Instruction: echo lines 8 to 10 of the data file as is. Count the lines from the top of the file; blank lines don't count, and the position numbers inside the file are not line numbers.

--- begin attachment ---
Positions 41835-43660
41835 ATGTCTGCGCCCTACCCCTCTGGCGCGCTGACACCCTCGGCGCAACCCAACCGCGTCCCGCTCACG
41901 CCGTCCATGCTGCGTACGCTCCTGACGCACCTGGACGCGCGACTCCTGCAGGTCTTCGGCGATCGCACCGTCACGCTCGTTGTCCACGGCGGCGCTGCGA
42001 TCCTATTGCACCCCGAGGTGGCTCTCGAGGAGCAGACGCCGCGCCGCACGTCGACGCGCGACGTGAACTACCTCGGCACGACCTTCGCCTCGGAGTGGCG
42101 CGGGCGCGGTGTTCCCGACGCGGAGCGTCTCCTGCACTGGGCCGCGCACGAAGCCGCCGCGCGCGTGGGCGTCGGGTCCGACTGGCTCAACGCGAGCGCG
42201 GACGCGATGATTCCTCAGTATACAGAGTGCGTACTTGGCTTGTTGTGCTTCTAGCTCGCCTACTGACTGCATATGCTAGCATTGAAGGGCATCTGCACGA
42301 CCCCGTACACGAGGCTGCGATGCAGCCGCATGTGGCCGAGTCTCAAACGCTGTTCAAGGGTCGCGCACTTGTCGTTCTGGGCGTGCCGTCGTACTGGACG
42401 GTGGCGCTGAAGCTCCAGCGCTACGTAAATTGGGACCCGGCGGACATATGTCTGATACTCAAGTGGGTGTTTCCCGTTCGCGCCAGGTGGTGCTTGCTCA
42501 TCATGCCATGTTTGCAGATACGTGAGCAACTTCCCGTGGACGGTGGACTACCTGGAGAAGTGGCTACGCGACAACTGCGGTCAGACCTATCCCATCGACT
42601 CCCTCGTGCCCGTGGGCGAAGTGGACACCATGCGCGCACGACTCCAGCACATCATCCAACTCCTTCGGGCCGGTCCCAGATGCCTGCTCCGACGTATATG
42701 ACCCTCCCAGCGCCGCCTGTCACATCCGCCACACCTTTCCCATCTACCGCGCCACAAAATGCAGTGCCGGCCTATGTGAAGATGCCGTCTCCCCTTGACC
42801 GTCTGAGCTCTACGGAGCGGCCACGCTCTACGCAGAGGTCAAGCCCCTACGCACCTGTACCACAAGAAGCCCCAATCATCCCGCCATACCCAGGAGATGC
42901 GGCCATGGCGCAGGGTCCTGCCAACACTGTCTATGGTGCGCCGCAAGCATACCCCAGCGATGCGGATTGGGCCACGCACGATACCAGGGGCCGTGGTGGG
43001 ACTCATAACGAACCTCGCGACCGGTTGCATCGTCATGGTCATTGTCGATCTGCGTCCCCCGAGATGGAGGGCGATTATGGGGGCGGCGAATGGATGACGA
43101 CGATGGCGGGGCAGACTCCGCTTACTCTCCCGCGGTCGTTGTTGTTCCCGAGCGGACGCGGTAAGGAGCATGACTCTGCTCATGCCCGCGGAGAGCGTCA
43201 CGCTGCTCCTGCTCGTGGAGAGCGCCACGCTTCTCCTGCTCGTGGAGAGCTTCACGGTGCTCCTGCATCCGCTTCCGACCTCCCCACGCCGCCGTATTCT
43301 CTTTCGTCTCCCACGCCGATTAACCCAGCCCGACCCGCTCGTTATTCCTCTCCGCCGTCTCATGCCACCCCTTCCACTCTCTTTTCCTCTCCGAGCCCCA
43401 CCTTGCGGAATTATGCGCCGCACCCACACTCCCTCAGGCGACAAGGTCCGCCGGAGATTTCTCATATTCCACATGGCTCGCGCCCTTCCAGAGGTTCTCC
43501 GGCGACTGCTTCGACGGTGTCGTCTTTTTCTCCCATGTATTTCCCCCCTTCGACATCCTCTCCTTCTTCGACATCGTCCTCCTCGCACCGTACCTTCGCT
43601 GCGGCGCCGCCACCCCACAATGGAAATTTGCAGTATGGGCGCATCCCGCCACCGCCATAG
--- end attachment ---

42401 GTGGCGCTGAAGCTCCAGCGCTACGTAAATTGGGACCCGGCGGACATATGTCTGATACTCAAGTGGGTGTTTCCCGTTCGCGCCAGGTGGTGCTTGCTCA
42501 TCATGCCATGTTTGCAGATACGTGAGCAACTTCCCGTGGACGGTGGACTACCTGGAGAAGTGGCTACGCGACAACTGCGGTCAGACCTATCCCATCGACT
42601 CCCTCGTGCCCGTGGGCGAAGTGGACACCATGCGCGCACGACTCCAGCACATCATCCAACTCCTTCGGGCCGGTCCCAGATGCCTGCTCCGACGTATATG